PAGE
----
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GOT A LARGE DENT IN THE CENTER OF MY ROOF, AND THE OLD OWNER FILLED IT FULL OF MUD .
IAM ATTEMPTING TO GET IT OUT, BUT EVERY TIME I ATTEMPT TO SAND IT THE ROOF BUCKLES, OR IF I USE MY D.A. OR INLINE SANDER THE CRAZY THING STARTS VIBRATING SO BAD YOU CANT CONTROL THE SANDER.
I ALSO TRIED A LONGBOARD AND 80 GRIT JUST LITELY SANDING BUT IT WILL TAKE FOREVER THERE HAS TO BE 1/4 INCH OF MUD,
ANY IDEAS ?:devil:
 

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Someone sat on the roof of my 74 years ago and when I was taking it apart I noticed the inner roof beam was also bent and had a buckle in it. I was able to push the roof skin back up as well as the inner roof beam but it still wasn't as rigid as I would have liked so what I did was take out the roof beam to make it easier to straighten and then took some 1/8" thick steel by about 3/4" wide and bent it to match the curvature of the inner roof beam and then welded this added piece of steel to the original roof beam. I then put the reinforced roof beam back into the car and plug welded it back into position using the drilled out spot weld holes from getting it out.
Once it was back into position I still had a gap between the underside of the roof skin and the topside of the inner brace and filled it with liquid nail. A person could also use the adhesive that is used between the hood skin and the underside hood structure. The factory used some globs of it here and there to help lock the two pieces of metal together.
On mine after the glue dried the roof skin became very rigid in the middle.

I also did the same thing on my 73 years ago when I had it in stereo competitions and it has held up just fine after 15 + years.

If you look in some of my webshot albums I have some pictures of the work I did to the underside of the roof on my 74 Nova. I would post a link but my antique computer makes it hard to do. If you can't find these pictures, let me know and I will post a link next week from work.

If the roof skin on yours is stretched then you might have to work the metal with a shrinking disc. I've never tried using one but I've heard they do work.

Jim
 

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A shrinking disc is the best way to handle all the stretch and will tighten up the complete roof. You'll need to strip it to bare metal and run the disc over it and quench to tighten it up. The bow/reinforcement will mostlikely also need to be straighened and you can use anti flutter foam to adhere it to the roof skin.
 

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A shrinking disc is made of stainless steel and it mounts on an electric grinder. If you do a search under shrinking disc you'll find there are about 5 manufacturers offering them, ebay also has some. I made my first one out of the bottom of a frying pan:D- don't tell my wife where that pan went.....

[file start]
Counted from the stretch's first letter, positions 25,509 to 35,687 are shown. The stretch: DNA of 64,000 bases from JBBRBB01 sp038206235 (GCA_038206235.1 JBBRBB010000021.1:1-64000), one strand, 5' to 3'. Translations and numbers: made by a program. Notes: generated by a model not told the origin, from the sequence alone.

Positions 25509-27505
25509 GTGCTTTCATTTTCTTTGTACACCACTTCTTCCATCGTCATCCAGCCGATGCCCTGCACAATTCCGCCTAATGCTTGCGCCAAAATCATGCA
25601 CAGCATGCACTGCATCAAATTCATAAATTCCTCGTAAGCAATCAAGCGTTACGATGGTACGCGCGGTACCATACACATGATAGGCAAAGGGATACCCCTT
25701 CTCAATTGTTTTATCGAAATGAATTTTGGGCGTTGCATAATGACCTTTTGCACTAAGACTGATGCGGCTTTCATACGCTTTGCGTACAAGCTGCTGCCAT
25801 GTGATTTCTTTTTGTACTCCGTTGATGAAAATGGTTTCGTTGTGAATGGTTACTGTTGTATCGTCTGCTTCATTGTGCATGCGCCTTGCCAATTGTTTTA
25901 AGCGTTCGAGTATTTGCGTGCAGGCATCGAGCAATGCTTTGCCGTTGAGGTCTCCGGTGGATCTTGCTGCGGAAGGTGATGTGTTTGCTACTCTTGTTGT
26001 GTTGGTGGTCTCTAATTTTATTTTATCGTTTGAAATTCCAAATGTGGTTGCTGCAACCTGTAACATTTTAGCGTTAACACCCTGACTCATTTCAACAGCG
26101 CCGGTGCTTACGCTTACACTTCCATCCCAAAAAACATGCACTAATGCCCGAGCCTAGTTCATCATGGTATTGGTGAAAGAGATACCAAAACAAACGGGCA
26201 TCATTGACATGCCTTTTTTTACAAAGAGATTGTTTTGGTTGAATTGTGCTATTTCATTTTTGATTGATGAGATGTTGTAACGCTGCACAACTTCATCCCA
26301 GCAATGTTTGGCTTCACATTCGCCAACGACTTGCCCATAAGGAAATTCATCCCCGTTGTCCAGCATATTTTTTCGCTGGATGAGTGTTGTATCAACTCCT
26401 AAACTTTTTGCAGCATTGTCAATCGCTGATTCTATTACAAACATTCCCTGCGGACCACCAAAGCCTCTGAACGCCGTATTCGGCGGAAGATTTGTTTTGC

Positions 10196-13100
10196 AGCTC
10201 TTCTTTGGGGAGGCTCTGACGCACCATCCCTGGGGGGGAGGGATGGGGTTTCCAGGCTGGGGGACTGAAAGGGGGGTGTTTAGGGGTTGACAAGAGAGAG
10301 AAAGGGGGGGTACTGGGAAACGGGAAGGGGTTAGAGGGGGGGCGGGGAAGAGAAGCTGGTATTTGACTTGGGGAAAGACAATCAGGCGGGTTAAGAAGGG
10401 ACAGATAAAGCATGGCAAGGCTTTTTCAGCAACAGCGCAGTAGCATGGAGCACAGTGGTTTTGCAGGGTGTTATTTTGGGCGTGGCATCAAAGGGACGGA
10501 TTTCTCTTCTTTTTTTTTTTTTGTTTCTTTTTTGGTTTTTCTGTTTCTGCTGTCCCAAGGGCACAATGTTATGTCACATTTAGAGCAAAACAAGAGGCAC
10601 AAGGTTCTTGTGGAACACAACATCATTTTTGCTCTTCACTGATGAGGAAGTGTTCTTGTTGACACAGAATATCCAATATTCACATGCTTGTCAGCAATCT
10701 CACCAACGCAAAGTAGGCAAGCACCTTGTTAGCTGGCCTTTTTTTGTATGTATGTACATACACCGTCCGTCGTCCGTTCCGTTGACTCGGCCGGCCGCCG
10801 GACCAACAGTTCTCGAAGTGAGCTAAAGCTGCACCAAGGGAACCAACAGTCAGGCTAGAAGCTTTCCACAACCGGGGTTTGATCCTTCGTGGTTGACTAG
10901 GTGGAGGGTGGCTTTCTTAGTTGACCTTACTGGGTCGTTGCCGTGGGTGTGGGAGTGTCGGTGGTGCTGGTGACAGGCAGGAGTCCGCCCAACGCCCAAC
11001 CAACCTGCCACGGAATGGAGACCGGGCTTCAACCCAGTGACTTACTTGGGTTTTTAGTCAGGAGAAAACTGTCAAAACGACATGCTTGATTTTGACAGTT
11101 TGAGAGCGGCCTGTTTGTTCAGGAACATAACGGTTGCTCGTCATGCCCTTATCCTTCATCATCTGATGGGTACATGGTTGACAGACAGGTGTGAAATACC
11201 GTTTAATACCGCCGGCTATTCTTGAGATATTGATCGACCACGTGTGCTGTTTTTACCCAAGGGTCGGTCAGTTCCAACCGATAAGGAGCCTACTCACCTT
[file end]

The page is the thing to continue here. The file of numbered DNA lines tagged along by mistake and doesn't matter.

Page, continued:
It removes no metal and won't cause the paint to burn on the backside of your panels.

If you make your own it'll require a press and some dies to make a relief area where the contersunk style spindle nut holds it to your grinder.

The beauty of how these work is if you knock your stretched areas so they are standing up and run the disc over the area the friction created where the disc makes contact with the high spots then creates enough heat to shrink the metal when you quench it with a wet rag. The shink happens only where it is needed. Do this over again and again the the high spots will lower each time untill the stretch is gone and the skin becomes tight again. I've saved some hoods, roofs, and decklids with this tool that would have been scrapped with any other method. Taking a torch or stud gun to the middle of a large panel like this in an attempt to shrink it is usually an excersize in disaster or at least leaves less than perfect results even when performed well. The shrinking disc if used properly will leave you with a perfect finish, metal formers around the world have been using them for a long time but it has never caught on in the collision industry I guess because most times there's just more money to be made replacing a roof than repairing it.

The first hood I saved was a 79 TransAm hood that I'm sure had the fat lady do a dance on it years ago, it was stretched from one end to the other with large mellow dents and sags and all of the anti flutter foam was detached. If you lifter the hood from one corner it would twist with ease as all of the structural integrity was gone. I saved that hood with about 4hrs of bump work and using the shrinking disc, when it was done there was very little distortion and it was tight as hell. You really do need to practice some with it though as there is a learning curve. If you shink low crowned panels too much without monitoring what's going on it'll take the crown right out and pull the edges up on bolted on panels.
 
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